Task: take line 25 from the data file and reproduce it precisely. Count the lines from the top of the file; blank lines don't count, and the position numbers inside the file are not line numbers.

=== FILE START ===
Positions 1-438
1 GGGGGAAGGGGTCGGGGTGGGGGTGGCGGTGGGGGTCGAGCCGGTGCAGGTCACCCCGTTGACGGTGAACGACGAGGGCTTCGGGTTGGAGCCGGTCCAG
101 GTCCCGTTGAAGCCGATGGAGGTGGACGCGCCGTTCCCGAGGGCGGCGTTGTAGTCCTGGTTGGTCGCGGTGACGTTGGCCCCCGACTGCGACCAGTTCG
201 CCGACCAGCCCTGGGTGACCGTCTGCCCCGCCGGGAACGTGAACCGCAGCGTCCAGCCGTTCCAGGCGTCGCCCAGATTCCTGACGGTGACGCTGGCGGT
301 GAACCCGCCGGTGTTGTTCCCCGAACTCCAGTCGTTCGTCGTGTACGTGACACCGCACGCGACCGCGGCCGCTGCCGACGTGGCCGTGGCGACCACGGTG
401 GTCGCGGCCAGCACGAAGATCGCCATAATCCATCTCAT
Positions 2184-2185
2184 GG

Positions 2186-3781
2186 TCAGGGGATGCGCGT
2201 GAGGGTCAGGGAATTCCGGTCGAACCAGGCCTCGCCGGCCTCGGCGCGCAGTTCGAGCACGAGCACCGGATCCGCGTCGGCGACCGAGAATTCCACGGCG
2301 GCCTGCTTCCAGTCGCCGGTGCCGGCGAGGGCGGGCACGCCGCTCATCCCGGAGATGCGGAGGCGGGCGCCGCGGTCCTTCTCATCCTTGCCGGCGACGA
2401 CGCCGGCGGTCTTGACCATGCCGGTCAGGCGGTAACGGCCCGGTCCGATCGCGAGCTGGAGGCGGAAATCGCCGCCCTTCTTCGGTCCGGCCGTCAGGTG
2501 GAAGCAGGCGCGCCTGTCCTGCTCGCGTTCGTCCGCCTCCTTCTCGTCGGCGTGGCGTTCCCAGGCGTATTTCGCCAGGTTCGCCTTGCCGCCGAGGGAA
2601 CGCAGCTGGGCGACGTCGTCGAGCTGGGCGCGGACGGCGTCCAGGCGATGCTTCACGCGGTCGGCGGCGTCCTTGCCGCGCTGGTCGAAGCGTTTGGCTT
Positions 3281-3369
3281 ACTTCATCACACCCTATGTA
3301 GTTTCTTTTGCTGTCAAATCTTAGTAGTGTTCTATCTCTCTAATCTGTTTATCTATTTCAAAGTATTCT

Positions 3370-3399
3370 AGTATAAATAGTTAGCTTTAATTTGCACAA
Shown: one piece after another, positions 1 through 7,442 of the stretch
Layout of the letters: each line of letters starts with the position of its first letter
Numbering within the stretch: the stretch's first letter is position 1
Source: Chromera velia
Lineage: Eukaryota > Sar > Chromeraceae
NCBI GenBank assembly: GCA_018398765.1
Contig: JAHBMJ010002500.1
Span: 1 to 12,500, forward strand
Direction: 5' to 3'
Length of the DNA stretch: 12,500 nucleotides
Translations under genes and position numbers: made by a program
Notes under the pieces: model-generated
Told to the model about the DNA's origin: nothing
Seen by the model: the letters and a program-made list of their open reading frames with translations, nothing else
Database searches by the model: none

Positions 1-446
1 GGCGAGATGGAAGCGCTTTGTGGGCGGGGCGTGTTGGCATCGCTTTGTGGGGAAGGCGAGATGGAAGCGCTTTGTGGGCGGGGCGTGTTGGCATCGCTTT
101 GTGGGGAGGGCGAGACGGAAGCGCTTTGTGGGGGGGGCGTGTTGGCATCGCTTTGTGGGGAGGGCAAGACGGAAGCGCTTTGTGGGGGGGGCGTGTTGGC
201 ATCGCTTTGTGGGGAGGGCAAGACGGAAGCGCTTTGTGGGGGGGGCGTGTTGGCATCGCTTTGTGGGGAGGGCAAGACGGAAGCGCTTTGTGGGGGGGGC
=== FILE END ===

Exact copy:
Lineage: Eukaryota > Sar > Chromeraceae